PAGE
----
Notes From a Therapist
I recently retired as a physical therapist treating patients for over 30 years in a variety of settings. I saw patients in the clinic with a wide spectrum of conditions, issues, and injuries. Each individual came through the door with a unique condition and history, as well as a unique personality. Interestingly, over the years, I began to notice some predictable seasonal trends. Although many issues, injuries, and diseases ‘just happen’ or are unpredictable, there are many that can be prevented and avoided.
In this article I would like to address 2 issues that can commonlyÂ occur in the spring and often can be prevented.
Issue # 1 — New persistent knee pain and possibleÂ swelling, without a reported or known trauma/injury, thatÂ has lasted for several days, weeks, or even months.
Symptoms and Reports
Often the patient reported that there was no injury or knownÂ reason for the new knee pain. During the interview and in taking aÂ thorough history, there was often noted an old knee injury or issueÂ with knee pain, but no recent ongoing problems or symptoms.Â They reported any combination of the following: an onset of stiffness,Â difficulty bending or fully straightening the knee, pain withÂ walking or using the stairs, a clicking or grinding noise, catchingÂ of the knee, an ache or throbbing at night, or discomfort afterÂ sitting for a period of time. Also, after asking the patient furtherÂ about any new activities or changes in routine, a pattern emergedÂ of similar reports. Some common examples were reports of initiatingÂ or resuming an outdoor walking or running program (oftenÂ with old or worn-out shoes), weeding the garden or plantingÂ bulbs, perennials, or annuals in a kneeling or squatting position,Â or walking around on the ground on their knees while gardening.Â Many also reported completing these activities for a good portionÂ of one or several days.
Clinic Exam Findings/Observations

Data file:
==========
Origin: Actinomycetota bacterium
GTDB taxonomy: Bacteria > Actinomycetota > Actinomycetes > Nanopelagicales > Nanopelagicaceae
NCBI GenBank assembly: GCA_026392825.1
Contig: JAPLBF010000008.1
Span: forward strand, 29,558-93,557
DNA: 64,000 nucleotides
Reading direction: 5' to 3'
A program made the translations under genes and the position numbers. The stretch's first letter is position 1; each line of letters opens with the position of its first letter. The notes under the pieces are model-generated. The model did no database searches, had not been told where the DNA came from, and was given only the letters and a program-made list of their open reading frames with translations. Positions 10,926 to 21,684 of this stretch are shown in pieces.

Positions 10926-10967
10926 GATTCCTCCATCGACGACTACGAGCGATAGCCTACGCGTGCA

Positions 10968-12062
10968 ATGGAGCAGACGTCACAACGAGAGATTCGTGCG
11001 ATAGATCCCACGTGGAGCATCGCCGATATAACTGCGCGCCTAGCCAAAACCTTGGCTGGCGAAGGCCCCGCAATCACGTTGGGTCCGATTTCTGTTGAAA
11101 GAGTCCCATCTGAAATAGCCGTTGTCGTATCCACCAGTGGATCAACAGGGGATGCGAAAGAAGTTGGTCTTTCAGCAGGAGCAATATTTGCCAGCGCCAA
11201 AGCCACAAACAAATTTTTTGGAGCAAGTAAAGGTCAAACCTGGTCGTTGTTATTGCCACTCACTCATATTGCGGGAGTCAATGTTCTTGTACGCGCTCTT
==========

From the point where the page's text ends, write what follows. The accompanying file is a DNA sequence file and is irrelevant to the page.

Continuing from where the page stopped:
The patient often limped into the clinic or there was an alteredÂ gait (walking pattern). At times there was limited mobility of theÂ knee (inability to fully bend or straighten the knee), a palpableÂ clicking or grinding noise, warmth to touch, or swelling. SometimesÂ there were no visible or obvious signs.
Aggravating factors can be a history of mild to moderate degenerativeÂ joint disease or arthritis, an old cartilage or meniscus tearÂ or a degenerative meniscus, or roughened joint surface. The newÂ activity of walking or running, kneeling directly on the knee(s),Â squatting, or sitting fully ‘back on your haunches’ causes jointÂ and tissue compression and pressure. This can aggravate jointÂ tissue, fluid sacs known as bursas, tendons, or ligaments (moreÂ commonly known as swelling in the joint, arthritis, bursitis, andÂ tendonitis). Also as we age, we lose valuable fluid content inÂ our tissues and joints which acts to lubricate joints and tissueÂ and is designed to assist with smooth joint motion; think of howÂ oil and fluids lubricate parts in machines or cars to help keepÂ them running smoothly. With extensive kneeling and squatting,Â we squeeze some of these fluids temporarily out of the tissues.Â Even in a healthy joint without an injury, this can explain why it isÂ sometimes hard or takes time to stand up or straighten the kneeÂ after assuming an extreme position. With an underlying conditionÂ of the knee, the results of kneeling and squatting can be more ofÂ a problem or issue.
Recommendations for Prevention
If you are going to start running or walking, make sure that youÂ have shoes that fit well, have good arch support and adequateÂ soles for shock absorption. Take time to break in your new shoes.Â Start out walking slowly for 15-20 minutes and gradually build upÂ distance, speed and time (as tolerated) to meet your desired goal.Â When working in the garden, change your position often and limitÂ kneeling and squatting to 15-20 minutes at a time, take frequentÂ breaks to stand up and walk around, and then resume the project.Â Break your project up into several days instead of ‘power gardeningÂ or weeding’ everything in 1 or 2 days. Also, consider usingÂ a foam kneeling pad or gardener’s bench to reduce pressure onÂ your knee(s). Or better yet, find a family member to help (or hireÂ someone) and supervise the project yourself.